Center for Media Justice home of the Media Action Grassroots Network

Culture Swap

For those of you who don’t spend their weekends watching public television, I thought I’d share the following story from KQED’s “This week in Northern California.” The spot focuses on Yerba Buena Center’s “Occupy Bay Area” exhibit, featuring three poster artists, including our friends and fam Jesus Barraza and Melanie Cervantes.

“How do you reflect as you’re still moving?” asks Cervantes. “We’re so action oriented that we don’t take time to really understand what’s worked. What posters did we create that actually moved people, that made them feel connected, that made them feel involved?”

For those in the Bay Area, the video also shows a lot of art from local artists like Favianna Rodriguez, as well as renditions of local heroes like Bill Sorro.

So great to see public television looking at art and culture’s impact on social movements (and vice-versa), even as they’re happening.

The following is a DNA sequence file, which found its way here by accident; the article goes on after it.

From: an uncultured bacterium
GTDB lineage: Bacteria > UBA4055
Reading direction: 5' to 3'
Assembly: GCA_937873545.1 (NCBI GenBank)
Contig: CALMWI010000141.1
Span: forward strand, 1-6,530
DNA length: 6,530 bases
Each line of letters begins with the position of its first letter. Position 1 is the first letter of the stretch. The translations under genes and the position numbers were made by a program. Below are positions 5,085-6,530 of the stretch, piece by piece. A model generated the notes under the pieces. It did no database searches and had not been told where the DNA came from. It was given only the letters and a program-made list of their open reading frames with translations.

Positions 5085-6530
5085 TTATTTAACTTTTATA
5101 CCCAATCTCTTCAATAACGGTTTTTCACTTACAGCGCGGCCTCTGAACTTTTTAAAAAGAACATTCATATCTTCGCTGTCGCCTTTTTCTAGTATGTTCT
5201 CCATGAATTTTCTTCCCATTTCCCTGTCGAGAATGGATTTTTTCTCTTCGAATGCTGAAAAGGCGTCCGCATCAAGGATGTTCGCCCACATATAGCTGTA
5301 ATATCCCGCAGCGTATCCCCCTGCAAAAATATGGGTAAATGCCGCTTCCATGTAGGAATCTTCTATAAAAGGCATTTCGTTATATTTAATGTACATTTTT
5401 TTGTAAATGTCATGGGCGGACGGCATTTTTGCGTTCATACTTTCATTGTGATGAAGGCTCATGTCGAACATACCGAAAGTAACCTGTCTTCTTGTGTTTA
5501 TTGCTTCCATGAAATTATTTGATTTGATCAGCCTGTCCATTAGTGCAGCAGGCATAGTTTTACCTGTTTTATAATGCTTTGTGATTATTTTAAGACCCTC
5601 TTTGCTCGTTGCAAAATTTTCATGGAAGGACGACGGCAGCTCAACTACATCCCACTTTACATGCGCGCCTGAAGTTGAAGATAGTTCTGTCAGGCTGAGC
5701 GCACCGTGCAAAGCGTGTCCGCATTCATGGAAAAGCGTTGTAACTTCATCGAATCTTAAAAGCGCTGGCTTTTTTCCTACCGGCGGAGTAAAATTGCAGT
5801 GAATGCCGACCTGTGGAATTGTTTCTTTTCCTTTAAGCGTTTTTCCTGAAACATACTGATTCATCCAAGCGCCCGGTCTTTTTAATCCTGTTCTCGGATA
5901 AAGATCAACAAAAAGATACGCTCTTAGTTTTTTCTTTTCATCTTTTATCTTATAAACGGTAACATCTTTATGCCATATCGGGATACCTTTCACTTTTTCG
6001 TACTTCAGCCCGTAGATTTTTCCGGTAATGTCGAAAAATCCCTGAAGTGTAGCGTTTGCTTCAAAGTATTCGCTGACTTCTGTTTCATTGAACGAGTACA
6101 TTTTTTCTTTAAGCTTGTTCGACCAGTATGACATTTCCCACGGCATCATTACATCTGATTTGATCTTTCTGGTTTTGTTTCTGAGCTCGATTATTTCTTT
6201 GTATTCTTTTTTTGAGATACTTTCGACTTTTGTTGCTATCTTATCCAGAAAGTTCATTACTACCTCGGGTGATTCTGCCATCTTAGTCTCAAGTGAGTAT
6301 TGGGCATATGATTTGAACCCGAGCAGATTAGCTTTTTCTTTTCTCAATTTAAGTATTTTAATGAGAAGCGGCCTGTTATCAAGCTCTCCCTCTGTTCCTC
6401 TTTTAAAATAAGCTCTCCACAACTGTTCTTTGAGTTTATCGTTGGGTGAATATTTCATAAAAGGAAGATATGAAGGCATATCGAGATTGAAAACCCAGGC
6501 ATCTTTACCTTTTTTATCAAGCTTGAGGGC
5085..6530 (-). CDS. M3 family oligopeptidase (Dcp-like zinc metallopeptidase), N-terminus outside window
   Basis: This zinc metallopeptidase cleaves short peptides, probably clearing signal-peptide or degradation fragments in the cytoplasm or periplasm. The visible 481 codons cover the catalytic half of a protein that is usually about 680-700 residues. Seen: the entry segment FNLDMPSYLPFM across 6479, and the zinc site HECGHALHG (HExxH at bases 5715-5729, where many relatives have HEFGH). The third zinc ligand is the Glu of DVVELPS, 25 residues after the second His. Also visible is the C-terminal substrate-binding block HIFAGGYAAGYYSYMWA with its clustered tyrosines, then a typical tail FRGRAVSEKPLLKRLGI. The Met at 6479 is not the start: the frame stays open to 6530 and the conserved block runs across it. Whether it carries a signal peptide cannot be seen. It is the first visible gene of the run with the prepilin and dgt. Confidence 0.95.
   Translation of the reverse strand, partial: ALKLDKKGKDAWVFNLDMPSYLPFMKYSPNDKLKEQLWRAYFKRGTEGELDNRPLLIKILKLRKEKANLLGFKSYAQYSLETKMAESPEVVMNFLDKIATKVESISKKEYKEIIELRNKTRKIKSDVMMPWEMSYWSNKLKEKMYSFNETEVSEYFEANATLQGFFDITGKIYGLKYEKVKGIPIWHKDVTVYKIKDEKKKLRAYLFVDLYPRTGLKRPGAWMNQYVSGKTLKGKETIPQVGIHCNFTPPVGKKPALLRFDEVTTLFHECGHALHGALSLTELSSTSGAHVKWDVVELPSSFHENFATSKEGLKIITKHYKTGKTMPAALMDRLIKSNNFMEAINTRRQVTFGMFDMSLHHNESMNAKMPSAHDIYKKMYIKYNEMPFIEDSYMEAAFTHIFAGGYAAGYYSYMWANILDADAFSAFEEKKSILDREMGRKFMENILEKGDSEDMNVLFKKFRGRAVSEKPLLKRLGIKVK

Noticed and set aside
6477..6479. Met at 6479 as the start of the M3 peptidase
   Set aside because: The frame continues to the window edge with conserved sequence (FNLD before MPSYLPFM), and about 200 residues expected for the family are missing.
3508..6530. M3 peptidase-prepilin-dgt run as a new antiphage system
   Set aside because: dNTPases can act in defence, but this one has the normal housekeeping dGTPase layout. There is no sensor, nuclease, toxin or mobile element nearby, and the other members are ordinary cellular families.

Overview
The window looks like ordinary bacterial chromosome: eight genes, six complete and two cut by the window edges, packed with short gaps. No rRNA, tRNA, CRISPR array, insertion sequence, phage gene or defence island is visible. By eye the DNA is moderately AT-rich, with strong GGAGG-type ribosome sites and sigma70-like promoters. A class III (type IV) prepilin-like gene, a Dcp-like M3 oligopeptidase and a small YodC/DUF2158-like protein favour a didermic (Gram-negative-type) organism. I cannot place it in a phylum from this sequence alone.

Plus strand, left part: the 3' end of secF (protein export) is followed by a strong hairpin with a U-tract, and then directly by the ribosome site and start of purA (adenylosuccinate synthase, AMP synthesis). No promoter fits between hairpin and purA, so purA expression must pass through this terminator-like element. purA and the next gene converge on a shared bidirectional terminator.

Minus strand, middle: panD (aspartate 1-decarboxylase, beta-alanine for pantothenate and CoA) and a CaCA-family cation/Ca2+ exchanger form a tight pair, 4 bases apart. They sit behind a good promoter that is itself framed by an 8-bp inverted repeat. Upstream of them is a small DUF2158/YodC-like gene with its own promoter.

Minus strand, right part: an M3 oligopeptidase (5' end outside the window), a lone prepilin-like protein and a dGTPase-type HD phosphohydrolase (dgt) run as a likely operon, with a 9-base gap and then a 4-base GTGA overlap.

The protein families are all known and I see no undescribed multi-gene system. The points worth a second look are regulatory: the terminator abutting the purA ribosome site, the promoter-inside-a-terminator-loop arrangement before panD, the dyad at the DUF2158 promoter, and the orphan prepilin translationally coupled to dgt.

As Malkia Cyril, CMJ executive director said in a recent post on OrgUp, “As the artist inspires the organizer by putting sound and color and motion to vision, so the organizer inspires the artist by bringing about new conditions and contexts in which to create. For we are both form and substance of change, each existing because of the other.”

If you’re in the Bay Area, you can also check out some of Cervantes’ poster art and others at the Oakland Museum of California’s exhibition- All of Us or None: Social Justice Posters of the San Francisco Bay Area: The evolution of street art with a message.  The exhibition runs through August 19th.

As always, hit that like icon if you feel it!

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